Society has since changed, with women’s labor force participation jumping throughout the 20th century and women’s discretionary spending contributing to GDP. But here, too, this isn’t a new phenomenon, and focusing on Barbie and female pop stars’ concert tours is myopic and reeks more of stereotypes than reality. For one, if all the articles on the subject are any indication, plenty of men and kids saw Barbie. Two, women’s interests and spending are pretty darned varied, even at the major event level. I haven’t participated in any of this summer’s major “female” events, but I went to the Formula One grand prix in Austin last year. An observation: There were a heck of a lot of women and girls there. Not just there, but decked out in team kit. Going back further, when my mom and I were Oakland A’s season ticketholders in the mid-2000s, the crowd was gender balanced, with plenty of spending from both sexes cascading to hats and Eric Chavez t-shirts. And I am old enough to remember when the Women’s World Cup final sold out the Rose Bowl in 1999.
Here is some boring reality: Female discretionary spending isn’t new. Back in the 1980s, Young Elisabeth’s mom bought her many Hot Wheels, Go-Bots and baseball cards (no Barbies for me). That was discretionary! High School Elisabeth had an after-school job and gave plenty of economic stimulus to record shops, bookstores and vintage clothes dealers. Present-day Elisabeth travels, sews her own clothes (thus giving lots of stimulus to her locally owned fabric shops), loves attending car races and never passes up a coffee shop or antique store.[iv] And it isn’t just my generation! When she was a girl, my mom stimulated the economy with model horses, painting supplies, a slew of non-essential goodies and Beatles paraphernalia. (I hear she was not exactly alone on that last point.) My beloved grandmother was a shopping queen in her heyday, never missing Foley’s Red Apple Sale in Houston. She generated an astounding amount of uncounted economic activity as a housewife and mother of four, but she made plenty of measured economic contributions, too.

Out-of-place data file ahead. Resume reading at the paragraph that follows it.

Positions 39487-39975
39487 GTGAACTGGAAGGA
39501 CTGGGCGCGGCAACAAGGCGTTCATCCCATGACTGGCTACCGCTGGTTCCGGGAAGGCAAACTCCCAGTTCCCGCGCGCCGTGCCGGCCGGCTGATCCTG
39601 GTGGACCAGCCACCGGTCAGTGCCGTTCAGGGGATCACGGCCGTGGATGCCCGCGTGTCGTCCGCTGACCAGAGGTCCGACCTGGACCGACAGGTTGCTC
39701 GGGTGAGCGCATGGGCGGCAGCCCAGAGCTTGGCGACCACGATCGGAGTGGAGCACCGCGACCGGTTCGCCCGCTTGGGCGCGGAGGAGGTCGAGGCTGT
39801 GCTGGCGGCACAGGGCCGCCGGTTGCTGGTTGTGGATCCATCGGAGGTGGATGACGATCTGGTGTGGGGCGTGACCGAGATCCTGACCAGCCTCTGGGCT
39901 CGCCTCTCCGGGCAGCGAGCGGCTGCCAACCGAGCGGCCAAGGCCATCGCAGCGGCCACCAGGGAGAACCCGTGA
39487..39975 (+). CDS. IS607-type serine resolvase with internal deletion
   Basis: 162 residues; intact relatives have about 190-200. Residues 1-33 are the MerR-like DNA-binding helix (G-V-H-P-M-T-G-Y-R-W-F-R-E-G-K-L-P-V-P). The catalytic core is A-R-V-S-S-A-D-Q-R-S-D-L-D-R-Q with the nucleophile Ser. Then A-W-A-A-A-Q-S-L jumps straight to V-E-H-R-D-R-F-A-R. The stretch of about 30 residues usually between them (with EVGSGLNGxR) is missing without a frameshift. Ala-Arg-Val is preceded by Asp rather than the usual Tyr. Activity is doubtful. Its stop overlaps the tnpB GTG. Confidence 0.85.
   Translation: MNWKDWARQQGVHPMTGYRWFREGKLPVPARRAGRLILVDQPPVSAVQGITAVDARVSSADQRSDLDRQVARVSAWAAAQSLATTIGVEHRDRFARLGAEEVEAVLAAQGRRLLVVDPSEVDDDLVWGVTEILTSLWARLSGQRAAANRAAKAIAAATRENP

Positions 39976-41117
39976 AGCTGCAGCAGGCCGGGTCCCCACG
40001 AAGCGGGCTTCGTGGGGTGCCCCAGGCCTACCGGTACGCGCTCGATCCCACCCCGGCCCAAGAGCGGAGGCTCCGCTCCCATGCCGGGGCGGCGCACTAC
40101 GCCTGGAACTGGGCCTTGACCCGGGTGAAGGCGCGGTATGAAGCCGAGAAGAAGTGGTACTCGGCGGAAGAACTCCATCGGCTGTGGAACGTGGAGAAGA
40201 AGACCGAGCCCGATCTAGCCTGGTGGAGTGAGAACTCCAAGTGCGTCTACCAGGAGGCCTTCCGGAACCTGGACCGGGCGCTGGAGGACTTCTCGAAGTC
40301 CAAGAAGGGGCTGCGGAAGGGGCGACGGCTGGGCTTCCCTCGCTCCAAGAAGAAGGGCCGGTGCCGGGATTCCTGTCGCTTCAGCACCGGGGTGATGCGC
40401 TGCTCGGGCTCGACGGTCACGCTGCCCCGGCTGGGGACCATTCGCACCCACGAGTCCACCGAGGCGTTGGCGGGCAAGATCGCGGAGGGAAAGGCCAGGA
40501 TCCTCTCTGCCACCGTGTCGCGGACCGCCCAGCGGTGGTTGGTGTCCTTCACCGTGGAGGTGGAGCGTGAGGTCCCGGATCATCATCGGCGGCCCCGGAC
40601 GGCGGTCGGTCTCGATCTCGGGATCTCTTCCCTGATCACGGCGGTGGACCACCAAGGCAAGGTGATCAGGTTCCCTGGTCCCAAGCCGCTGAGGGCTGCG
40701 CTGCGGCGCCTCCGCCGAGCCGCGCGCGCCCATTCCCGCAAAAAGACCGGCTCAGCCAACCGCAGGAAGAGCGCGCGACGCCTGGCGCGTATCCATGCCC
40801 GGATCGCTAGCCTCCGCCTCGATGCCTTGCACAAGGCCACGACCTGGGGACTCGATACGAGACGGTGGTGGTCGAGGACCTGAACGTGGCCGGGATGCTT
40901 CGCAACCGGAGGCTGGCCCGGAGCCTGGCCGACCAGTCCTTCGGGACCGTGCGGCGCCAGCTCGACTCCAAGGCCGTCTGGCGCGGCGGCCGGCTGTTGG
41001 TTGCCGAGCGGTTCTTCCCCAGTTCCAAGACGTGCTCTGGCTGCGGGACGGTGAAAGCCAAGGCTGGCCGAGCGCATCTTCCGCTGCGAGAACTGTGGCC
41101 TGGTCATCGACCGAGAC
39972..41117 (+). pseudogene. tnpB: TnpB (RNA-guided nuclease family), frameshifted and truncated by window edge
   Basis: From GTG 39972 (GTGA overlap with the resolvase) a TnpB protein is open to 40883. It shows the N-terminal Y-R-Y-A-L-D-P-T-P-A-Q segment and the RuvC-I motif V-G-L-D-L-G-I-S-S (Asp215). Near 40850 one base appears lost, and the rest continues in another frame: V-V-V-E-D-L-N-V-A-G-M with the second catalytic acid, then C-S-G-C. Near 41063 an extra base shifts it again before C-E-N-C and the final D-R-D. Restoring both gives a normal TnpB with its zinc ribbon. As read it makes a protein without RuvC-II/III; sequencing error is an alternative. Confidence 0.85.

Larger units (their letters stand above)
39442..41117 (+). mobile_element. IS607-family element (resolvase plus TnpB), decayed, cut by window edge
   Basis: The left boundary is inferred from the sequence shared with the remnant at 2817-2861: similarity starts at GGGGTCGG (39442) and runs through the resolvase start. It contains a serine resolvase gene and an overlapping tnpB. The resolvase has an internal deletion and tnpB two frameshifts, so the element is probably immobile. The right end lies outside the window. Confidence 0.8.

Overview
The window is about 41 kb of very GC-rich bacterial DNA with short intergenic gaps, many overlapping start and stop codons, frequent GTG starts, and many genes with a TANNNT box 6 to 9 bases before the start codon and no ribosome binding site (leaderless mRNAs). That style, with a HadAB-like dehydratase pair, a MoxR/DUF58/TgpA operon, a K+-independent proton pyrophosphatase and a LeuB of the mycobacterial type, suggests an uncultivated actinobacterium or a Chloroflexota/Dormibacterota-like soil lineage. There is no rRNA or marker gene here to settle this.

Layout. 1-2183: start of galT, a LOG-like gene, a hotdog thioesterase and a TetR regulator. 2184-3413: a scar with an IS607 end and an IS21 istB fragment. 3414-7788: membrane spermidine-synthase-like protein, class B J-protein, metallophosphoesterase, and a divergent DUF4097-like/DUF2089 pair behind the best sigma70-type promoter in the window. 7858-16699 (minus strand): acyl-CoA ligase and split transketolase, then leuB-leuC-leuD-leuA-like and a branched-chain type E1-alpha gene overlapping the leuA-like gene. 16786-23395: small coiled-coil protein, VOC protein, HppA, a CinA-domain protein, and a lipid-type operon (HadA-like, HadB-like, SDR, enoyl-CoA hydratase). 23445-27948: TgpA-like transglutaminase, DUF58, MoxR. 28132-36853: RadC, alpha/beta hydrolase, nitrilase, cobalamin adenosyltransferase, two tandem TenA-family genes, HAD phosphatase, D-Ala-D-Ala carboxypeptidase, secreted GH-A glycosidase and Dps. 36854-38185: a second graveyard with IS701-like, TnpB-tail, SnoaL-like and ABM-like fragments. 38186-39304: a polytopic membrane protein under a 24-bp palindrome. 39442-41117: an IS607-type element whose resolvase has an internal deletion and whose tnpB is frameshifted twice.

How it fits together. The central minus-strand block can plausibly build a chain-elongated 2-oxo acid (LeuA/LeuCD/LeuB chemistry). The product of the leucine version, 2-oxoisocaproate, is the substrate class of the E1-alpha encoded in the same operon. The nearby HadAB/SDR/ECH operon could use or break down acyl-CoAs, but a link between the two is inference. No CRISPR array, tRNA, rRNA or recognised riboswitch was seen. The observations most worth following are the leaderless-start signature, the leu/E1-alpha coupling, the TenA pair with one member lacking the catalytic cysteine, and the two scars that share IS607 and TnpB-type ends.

This isn’t a knock on the Journal reporters and others who have discussed this summer’s “trend.” The Journal piece was a fun read, and mixing pop culture with economics and finance is a rare treat for all of us in this business.[v] But don’t equate a fun read with being airtight proof that event spending is the be all, end all of women’s economic firepower or that said firepower is somehow new, long-awaited and a sign of the times. Fact is, that firepower has always been there, even if not in a manner the data captured, and discretionary spending is a whole lot broader than two concerts and a movie. Don’t take my word for it: Just look at all the stocks in the S&P 500 and MSCI World Index’s Consumer Discretionary sectors. Spending at the totality of these businesses, year-round, is what makes things go (and generates earnings and returns).
[i] I will confess surprise that no one has (wrongly) dubbed it a sheconomic boom.
[ii] “Women Own This Summer. The Economy Proves It.” Sarah Krouse and Anne Steele, The Wall Street Journal, 8/10/2023.
[iii] “What Is the Value Of Household Work?” Bureau of Economic Analysis, 6/11/2012.
[iv] She also buys about 10,000 lbs of coffee per year, but one could argue this is essential, not discretionary, spending.
[v] This article is Exhibit 2.